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3 Mistakes to Avoid When Starting Your Nutrition Consulting Business


Those who decide to enter the world of the nutrition consultant can be surprised to learn how different the business can be from traditional home-based companies.

Nutritional consultants face issues that go well beyond that of other business professionals. The health business involves providing personal assistance, so more care must be taken than in usual business situations.

Below is an outline of the more common areas to monitor carefully as a nutrition consultant.

1. Failure to Define the Purpose

Many professionals whose work involves nutrition, particularly more holistic types, have a little difficulty in articulating exactly what it is that they actually do. The clients of nutrition professionals may not care too much about how you describe your work, because they are mainly searching for results.

However, when presenting your work to prospective clients, whether online or off, it is a good idea to always let them know what results could be achieved when using your services and program. Potential clients will always want to know what they can expect when working with you, beyond anything else. As long as you can convince people that you will do your best to help them achieve the results that they seek, you will succeed, in any economy.

2. Using an Insufficient Delivery Model

Many consultants can find it easy to become stuck in what is known as a 1-to-1 delivery model. This is a scenario that mandates payment only for hours worked. The reason that this doesn't work is that there is a lot of work that goes into the client before, during and after (the job) that also needs to be accounted for. Therefore, realistically, there needs to be another revenue stream in order to stay in business.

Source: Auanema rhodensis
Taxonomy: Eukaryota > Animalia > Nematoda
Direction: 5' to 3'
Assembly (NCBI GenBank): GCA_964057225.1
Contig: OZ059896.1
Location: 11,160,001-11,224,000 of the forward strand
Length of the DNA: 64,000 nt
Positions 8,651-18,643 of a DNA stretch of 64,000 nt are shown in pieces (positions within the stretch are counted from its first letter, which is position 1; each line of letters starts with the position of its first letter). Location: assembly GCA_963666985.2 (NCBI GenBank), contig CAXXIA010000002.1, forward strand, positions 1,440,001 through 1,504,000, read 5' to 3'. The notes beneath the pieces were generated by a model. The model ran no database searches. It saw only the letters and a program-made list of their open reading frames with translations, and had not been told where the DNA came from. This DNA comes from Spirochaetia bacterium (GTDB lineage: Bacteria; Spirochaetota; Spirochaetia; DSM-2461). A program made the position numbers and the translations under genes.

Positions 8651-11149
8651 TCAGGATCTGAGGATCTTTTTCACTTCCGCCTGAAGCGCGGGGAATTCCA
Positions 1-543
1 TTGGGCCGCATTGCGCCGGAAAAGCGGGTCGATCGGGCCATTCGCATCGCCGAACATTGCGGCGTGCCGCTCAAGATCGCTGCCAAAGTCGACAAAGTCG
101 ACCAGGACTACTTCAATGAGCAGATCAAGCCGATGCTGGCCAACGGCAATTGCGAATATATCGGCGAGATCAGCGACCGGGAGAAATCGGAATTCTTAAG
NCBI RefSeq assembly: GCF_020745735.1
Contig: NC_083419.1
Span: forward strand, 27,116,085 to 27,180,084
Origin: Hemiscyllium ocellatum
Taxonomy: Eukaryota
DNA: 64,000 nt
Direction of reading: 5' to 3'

By adding information products that deliver your information, you can literally transform your nutrition consulting practice. Having products that produce income, once established, requires very little attention over time. There will always be marketing projects around your business, but some of the products you sell can be set up to almost sell themselves. For example, special reports, ebooks, audio recordings, videos and even nutritional supplement partnerships can garner a very viable part of your revenue. This kind of passive income can also eliminate the chance that you will ever run out of enough to keep you busy while you grow your practice.

3. Having an Inadequate Business Acumen

Nutrition consultants generally have spent a great deal in order to learn what they need to know about food and supplements (and how the body interacts with them). However, many have not taken the time to really learn about how to run a business.

When starting or growing a nutrition practice, it is critical to take the time to get business coaching or mentoring from a respected source. By investing in business coaching, you will save hundreds, if not thousands, of dollars in the long term. In addition, that time spent will prove to be a valuable asset as you set out to earn the kind of revenue that will continue to grow your business.

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